New research reveals the simple daily habit that can help ease your eczema

New research reveals the simple daily habit that can help ease your eczema

New research reveals the simple daily habit that can help ease your eczema

Andrea DowneyThe Sun

And it’s something we thought would dry our skin out more. 

Image: iStock

Anyone who has ever experienced the pain of eczema has probably tried everything they can think of to stop the itching.

There are all sorts of creams, washes and medication out there to help rid you of the skin condition.

But now experts suggest taking a bath every day can help ease the pain and prevent infection.

Previous advise suggested having a bleach bath – adding a small amount of bleach to the bath water to decrease the risk of bacterial infections, especially if the eczema is cracked and bleeding.

Meanwhile many believe regular baths can actually make the condition worse, drying the skin out.

Experts from Northwestern University in the US found that bleach baths can cause unnecessary stinging and burning to the skin and that regular water baths were just as, if not more, effective.

Dr Jonathan Silverberg, lead author, said: "I don't know if it throws the baby out with the bathwater, but bleach baths lack the evidence to support how commonly they are being recommended.

"The water baths appear to be doing most of the heavy lifting. If bleach is adding any benefit, it's quite modest."

He noted that many eczema sufferers avoid bathing too much for fear it will dry out their skin and make their symptoms worse.

Many people notice their skin is dry and more itchy when they have regular baths and showers, and that may be the case.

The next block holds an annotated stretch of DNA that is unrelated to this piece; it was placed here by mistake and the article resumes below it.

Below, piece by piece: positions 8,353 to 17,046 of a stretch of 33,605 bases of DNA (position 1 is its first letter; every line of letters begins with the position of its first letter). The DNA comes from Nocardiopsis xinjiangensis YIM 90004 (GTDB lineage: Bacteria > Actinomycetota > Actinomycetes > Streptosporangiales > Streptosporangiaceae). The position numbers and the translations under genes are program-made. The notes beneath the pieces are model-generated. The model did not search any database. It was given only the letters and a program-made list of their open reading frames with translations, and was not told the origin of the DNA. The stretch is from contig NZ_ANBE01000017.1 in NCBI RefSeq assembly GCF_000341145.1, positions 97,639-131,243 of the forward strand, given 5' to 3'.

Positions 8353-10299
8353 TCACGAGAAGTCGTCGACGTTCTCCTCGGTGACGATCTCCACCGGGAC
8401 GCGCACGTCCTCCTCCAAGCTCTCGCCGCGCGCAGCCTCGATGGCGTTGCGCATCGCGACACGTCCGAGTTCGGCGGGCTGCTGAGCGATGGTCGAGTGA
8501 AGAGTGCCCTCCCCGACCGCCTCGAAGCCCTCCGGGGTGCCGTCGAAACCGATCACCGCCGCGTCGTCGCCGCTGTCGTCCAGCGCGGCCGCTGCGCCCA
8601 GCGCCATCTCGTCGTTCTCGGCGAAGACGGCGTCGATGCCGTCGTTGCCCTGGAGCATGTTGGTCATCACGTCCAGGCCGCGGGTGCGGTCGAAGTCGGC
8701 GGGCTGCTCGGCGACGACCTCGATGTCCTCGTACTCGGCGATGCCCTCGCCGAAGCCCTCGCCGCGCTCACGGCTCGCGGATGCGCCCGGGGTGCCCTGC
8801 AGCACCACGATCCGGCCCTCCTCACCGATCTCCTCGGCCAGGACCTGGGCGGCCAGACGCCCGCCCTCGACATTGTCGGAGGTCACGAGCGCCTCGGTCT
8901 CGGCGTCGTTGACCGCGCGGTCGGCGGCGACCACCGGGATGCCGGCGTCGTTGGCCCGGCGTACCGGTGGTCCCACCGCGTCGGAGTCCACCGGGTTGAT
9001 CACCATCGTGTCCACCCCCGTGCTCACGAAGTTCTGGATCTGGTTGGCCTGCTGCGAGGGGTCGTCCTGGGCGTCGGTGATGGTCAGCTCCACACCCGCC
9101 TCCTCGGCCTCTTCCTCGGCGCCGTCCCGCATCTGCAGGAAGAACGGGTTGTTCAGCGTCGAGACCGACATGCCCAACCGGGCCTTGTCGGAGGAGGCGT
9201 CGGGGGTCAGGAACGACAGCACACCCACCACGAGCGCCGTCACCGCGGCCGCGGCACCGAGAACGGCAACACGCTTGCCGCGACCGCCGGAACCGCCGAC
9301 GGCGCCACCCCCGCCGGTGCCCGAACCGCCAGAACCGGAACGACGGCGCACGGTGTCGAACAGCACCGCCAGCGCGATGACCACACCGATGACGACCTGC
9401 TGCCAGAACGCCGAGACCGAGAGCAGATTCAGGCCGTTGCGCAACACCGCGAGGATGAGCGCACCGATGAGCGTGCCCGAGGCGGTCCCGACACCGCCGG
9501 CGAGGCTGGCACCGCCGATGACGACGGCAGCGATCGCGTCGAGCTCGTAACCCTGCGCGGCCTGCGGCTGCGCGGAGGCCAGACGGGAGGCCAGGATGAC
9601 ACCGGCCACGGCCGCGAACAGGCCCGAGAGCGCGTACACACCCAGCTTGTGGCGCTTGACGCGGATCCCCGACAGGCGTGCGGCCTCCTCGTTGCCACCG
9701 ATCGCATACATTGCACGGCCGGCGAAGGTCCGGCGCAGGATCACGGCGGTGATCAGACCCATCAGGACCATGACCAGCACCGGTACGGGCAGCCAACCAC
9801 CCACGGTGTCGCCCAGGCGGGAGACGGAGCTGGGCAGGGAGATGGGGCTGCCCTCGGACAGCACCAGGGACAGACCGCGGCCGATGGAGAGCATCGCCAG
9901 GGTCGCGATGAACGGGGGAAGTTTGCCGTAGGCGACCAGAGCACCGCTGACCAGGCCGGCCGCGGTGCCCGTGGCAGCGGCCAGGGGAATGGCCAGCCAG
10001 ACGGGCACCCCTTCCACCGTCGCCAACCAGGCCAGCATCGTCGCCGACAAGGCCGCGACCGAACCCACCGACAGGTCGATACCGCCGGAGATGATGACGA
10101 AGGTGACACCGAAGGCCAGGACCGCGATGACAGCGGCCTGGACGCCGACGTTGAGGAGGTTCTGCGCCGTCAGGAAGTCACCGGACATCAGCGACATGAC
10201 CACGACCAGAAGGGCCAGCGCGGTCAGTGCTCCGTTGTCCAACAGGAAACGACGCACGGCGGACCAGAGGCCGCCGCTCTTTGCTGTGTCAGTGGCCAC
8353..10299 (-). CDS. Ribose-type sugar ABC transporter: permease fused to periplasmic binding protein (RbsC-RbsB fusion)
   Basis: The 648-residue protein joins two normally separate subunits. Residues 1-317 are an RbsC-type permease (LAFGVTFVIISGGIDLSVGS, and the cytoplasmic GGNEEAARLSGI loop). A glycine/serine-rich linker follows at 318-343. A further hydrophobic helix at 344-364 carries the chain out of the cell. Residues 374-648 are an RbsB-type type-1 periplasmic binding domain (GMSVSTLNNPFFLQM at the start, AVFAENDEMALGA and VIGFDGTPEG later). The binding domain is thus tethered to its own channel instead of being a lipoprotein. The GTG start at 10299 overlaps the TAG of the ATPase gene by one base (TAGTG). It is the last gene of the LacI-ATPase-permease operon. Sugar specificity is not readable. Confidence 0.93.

But the reason for this is often down to harsh soaps and shower gels that dry out sensitive skin.

Instead use an emollient cream or bath lotion as it moisturises the skin as well as cleansing it.

Dr Silverberg's research found a warm or cold bath can do just the opposite, improving symptoms.

Soaking for 10 minutes in water only will "wash away most the germs and crud from your skin", he said.

And the National Eczema Association in the US agrees.

They also suggest regular bathing will help keep your eczema symptoms at bay.

That's because when your skin is dry and itchy it's because it isn't retaining enough water to keep it moist, therefore soaking in water can help keep your skin moisturised and reduce the flakiness of eczema.

The most effective way to treat eczema is to give your skin the moisture it needs.

The best way to replace moisture in the skin is to soak in a bath or take a shower and then moisturise immediately afterwards, they say.

Bleach can cause flare-ups for people with asthma.

"Patients with eczema have much higher rates of asthma than non-eczema patients," Dr Silverberg added.

"Everyone's home setting is going to be different, and many bathrooms don't have great ventilation, so a warm bath that causes the bleach to fume can be the perfect setup to potentially have an asthma flare-up."

This article was originally published on The Sun and appears here with permission.

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